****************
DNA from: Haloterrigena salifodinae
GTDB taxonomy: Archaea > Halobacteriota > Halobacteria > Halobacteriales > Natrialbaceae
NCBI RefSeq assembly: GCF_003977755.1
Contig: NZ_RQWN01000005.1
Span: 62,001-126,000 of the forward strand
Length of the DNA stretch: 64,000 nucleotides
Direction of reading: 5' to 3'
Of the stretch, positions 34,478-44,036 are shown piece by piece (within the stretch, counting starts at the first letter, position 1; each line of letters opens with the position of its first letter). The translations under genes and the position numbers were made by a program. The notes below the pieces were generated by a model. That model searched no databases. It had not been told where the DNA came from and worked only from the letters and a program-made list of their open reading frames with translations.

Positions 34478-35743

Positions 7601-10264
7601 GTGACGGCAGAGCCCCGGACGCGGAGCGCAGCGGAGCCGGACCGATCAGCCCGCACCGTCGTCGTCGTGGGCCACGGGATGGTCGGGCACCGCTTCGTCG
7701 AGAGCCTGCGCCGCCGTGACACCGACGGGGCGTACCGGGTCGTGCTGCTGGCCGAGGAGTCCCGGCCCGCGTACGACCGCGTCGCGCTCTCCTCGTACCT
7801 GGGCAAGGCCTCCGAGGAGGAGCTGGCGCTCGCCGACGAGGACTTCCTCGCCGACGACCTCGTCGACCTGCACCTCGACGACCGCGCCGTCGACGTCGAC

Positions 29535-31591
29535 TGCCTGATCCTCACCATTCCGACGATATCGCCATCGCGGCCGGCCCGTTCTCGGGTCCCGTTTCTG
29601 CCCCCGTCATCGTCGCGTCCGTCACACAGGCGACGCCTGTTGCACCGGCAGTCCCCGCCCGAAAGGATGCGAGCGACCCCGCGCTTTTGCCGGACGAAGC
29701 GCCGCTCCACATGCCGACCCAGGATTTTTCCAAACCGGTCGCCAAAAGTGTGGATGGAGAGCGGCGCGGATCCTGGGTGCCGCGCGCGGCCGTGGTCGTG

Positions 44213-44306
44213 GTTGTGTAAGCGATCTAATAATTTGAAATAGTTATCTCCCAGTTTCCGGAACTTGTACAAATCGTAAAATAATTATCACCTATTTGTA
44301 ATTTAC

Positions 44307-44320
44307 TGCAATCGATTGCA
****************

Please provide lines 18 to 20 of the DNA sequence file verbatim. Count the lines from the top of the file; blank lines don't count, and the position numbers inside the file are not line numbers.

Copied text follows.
Positions 44213-44306
44213 GTTGTGTAAGCGATCTAATAATTTGAAATAGTTATCTCCCAGTTTCCGGAACTTGTACAAATCGTAAAATAATTATCACCTATTTGTA
44301 ATTTAC